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Stress et Spermatogénèse

Stress and spermatogenesis

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Le stress, dont le point de départ est cérébral, peut agir sur la spermatogénèse par les voies hormonale ou nerveuse. La voie hormonale aboutit à une baisse de production de LHRH, à une chute des récepteurs à LH des cellules de Leydig et à une diminution de l’activité enzymatique 17α hydroxylase. Ainsi, en cas de stress important et prolongé, la sécrétion de testostérone diminue et la spermatogénèse peut en être affectée. La question de l’influence des stress de faible intensité reste posée.

La voie nerveuse comporte des fibres effectrices à catécholamines qui innervent les différentes parties du testicule. La destruction expérimentale de ces voies entraîne une régression de l’épithélium séminal. En outre, la destruction expérimentale du néocortex antérieur, chez le rat, provoque des altérations de la spermatogénèse. Les étages les plus élevés de la sphère nerveuse pourraient donc participer au contrôle de l’épithélium germinal.

On peut cependant faire l’hypothèse que c’est lorsque la production spermatique est basse qu’un stress momentané peut, en aggravant la situation, devenir nocif. Ainsi, l’impact du stress ou des facteurs psychiques sur la spermatogénèse pourrait n’être que relatif.

Abstract

Stress, which originates in the brain, can influence spermatogenesis hormonally or via the nervous system. The hormonal route commences with the central secretion of Corticotrophin-Releasing Factor, leading to a fall in LHRH production, a decrease in Leydig cell LH receptors and a decrease in 17 a hydroxylase activity. Thus, in the case of major, prolonged stress, testosterone secretion falls, which in turn affects spermatogenesis. However, given that the testosterone threshold required for normal seminiferous epithelium function is significantly less than the mean circulating level of this hormone, the importance of low intensity stress remains unknown.

The nervous route involves catecholaminergic fibres which, in the testis, innervate the Highmore corpus, the vessels, the area adjacent to the Leydig cells, and the basement membrane of seminiferous tubules. The experimental destruction of these fibres leads a regression of the seminiferous epithelium. Moreover, the experimental ablation of the rat anterior neocortex leads to changes in spermatogenesis. Therefore, given that the endocrine system does not seem to be involved in these changes, these results indicate that the highest level of the nervous system may participate in the controlling the germinal epithelium which, all things considered, would tend to support psychosomatic influences.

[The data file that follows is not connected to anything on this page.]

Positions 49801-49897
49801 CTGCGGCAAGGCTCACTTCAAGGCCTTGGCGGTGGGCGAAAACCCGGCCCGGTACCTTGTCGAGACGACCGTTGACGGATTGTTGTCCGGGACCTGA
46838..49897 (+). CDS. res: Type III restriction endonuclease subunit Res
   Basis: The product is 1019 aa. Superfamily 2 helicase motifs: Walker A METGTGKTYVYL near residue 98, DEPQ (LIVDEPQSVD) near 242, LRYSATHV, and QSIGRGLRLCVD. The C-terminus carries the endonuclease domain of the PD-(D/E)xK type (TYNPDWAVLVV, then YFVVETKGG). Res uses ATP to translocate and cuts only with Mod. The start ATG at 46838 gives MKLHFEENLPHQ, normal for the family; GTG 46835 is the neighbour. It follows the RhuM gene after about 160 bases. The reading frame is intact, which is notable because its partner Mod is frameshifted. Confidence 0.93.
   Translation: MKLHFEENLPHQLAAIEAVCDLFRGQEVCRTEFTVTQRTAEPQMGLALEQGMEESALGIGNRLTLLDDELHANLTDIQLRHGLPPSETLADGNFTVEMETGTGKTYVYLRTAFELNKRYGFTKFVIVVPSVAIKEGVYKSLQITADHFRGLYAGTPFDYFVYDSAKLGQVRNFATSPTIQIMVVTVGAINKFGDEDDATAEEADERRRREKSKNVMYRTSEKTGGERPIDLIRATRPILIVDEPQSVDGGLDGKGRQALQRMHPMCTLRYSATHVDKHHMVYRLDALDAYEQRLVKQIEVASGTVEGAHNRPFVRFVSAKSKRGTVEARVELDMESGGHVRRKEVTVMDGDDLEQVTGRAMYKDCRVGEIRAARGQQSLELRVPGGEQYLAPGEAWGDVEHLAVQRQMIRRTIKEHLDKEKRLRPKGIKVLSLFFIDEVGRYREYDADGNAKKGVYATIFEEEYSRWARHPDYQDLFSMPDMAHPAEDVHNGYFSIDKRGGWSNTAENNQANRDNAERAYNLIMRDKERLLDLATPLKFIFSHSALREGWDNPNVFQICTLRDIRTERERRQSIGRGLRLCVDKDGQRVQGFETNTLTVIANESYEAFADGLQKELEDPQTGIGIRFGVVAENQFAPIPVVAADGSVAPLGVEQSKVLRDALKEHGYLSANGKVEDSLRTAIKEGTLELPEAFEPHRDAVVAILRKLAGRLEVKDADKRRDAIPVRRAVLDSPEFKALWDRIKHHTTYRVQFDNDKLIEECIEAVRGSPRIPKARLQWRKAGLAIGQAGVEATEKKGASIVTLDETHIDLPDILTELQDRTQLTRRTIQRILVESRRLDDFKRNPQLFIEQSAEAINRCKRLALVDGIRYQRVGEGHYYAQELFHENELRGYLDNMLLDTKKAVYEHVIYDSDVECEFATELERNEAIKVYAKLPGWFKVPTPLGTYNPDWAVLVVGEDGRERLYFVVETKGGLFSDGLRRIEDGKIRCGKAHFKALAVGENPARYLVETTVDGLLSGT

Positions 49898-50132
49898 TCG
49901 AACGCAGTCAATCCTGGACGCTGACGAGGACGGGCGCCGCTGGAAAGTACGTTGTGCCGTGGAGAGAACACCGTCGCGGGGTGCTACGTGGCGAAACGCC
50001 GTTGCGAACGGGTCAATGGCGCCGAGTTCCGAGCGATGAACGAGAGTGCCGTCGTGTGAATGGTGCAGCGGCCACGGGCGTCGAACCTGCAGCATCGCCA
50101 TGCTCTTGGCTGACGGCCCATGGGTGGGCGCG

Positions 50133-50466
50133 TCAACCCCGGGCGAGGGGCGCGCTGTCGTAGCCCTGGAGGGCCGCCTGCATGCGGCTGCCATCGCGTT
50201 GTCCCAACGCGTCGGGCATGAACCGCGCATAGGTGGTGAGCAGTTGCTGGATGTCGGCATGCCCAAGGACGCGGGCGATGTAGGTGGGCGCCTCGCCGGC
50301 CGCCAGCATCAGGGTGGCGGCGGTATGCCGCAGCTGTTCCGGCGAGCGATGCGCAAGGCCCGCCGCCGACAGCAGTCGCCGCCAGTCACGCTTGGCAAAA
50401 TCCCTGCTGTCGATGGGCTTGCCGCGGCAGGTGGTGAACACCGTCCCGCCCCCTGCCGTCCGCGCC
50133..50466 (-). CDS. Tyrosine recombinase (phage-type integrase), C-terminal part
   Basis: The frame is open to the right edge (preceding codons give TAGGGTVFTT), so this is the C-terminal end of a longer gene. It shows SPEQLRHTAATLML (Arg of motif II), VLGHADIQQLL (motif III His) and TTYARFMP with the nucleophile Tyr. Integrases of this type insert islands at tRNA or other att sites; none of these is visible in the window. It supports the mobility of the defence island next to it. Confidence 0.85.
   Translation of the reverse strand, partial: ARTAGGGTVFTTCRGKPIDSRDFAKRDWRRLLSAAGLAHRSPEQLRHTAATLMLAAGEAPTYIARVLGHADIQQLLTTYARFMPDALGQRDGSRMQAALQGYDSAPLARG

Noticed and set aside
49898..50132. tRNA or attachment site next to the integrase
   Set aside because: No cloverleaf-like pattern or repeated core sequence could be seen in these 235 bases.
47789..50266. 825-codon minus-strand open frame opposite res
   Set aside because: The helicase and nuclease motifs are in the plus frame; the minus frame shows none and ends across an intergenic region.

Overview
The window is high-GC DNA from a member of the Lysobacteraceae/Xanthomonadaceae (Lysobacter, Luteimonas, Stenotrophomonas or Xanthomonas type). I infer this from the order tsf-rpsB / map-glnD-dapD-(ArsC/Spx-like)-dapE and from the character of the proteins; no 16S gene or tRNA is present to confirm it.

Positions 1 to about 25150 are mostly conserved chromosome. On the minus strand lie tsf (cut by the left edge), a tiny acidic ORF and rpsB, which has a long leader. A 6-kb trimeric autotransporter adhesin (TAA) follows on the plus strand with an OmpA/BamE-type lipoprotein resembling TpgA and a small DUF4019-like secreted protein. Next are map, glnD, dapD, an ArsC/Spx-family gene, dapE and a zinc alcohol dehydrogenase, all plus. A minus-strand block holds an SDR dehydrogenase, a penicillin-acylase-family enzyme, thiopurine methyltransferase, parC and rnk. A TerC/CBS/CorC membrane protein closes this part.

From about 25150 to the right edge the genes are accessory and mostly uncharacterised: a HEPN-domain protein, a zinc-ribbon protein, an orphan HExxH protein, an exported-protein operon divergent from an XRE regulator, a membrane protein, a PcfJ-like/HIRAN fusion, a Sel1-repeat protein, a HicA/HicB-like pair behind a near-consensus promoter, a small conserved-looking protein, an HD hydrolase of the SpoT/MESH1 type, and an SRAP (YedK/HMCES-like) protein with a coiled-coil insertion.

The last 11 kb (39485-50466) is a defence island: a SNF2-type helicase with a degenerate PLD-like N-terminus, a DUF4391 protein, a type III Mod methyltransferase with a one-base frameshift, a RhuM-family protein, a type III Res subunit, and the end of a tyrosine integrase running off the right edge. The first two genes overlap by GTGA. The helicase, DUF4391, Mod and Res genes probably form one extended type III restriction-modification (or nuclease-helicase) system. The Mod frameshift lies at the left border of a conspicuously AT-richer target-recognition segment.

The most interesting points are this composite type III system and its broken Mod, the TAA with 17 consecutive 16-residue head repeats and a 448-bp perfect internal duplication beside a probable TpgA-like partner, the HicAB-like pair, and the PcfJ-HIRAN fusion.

However, given that the number of spermatozoa varies significantly between ejaculate and independantly of the level of testosterone secretion necessary for normal spermatogenesis, it may be hypothesized that it is only when sperm production is low that temporary stress, in aggravating the situation, becomes deleterious to spermatogenesis. Since, under normal conditions, such periods are short, the role of the influence of stress on spermatogenesis can only be relative. Nevertheless, if variations occur during permanently low sperm production, the likelihood of negative effects is increased. Consequently, the impact of stress or psychological factors on spermatogenesis might well depend upon particular circumstances.

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Correspondence to Maurice Auroux.

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Auroux, M. Stress et Spermatogénèse. Androl. 5, 55–61 (1995) doi:10.1007/BF03034304

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Mots clés

  • spermatogenèse
  • stress
  • testostérone
  • système nerveux

Key-Words

  • spermatogenesis
  • stress
  • testosterone
  • nervous system